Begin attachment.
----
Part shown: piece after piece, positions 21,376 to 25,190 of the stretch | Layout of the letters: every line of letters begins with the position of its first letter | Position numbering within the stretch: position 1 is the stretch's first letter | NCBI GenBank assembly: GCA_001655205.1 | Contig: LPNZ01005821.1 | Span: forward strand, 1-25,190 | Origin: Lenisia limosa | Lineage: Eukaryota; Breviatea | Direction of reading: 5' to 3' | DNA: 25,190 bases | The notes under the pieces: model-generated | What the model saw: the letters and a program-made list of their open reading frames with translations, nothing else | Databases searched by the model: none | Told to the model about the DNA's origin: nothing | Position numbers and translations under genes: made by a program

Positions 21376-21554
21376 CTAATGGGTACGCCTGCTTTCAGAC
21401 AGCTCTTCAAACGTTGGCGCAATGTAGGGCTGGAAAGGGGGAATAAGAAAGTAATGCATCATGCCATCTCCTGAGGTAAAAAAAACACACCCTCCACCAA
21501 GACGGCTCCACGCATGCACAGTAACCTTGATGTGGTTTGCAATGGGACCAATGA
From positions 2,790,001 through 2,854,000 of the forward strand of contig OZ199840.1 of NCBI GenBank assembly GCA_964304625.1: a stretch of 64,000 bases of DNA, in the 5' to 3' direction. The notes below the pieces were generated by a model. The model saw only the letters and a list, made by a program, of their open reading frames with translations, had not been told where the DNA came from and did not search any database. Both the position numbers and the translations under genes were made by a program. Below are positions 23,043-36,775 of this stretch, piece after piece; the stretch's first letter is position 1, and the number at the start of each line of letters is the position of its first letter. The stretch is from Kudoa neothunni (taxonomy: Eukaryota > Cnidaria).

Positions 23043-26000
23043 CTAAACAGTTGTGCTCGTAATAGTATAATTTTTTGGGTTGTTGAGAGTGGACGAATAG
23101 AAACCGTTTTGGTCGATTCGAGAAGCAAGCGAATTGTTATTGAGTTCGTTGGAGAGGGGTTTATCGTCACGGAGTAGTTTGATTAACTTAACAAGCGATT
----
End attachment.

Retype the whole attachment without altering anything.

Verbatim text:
Part shown: piece after piece, positions 21,376 to 25,190 of the stretch | Layout of the letters: every line of letters begins with the position of its first letter | Position numbering within the stretch: position 1 is the stretch's first letter | NCBI GenBank assembly: GCA_001655205.1 | Contig: LPNZ01005821.1 | Span: forward strand, 1-25,190 | Origin: Lenisia limosa | Lineage: Eukaryota; Breviatea | Direction of reading: 5' to 3' | DNA: 25,190 bases | The notes under the pieces: model-generated | What the model saw: the letters and a program-made list of their open reading frames with translations, nothing else | Databases searched by the model: none | Told to the model about the DNA's origin: nothing | Position numbers and translations under genes: made by a program

Positions 21376-21554
21376 CTAATGGGTACGCCTGCTTTCAGAC
21401 AGCTCTTCAAACGTTGGCGCAATGTAGGGCTGGAAAGGGGGAATAAGAAAGTAATGCATCATGCCATCTCCTGAGGTAAAAAAAACACACCCTCCACCAA
21501 GACGGCTCCACGCATGCACAGTAACCTTGATGTGGTTTGCAATGGGACCAATGA
From positions 2,790,001 through 2,854,000 of the forward strand of contig OZ199840.1 of NCBI GenBank assembly GCA_964304625.1: a stretch of 64,000 bases of DNA, in the 5' to 3' direction. The notes below the pieces were generated by a model. The model saw only the letters and a list, made by a program, of their open reading frames with translations, had not been told where the DNA came from and did not search any database. Both the position numbers and the translations under genes were made by a program. Below are positions 23,043-36,775 of this stretch, piece after piece; the stretch's first letter is position 1, and the number at the start of each line of letters is the position of its first letter. The stretch is from Kudoa neothunni (taxonomy: Eukaryota > Cnidaria).

Positions 23043-26000
23043 CTAAACAGTTGTGCTCGTAATAGTATAATTTTTTGGGTTGTTGAGAGTGGACGAATAG
23101 AAACCGTTTTGGTCGATTCGAGAAGCAAGCGAATTGTTATTGAGTTCGTTGGAGAGGGGTTTATCGTCACGGAGTAGTTTGATTAACTTAACAAGCGATT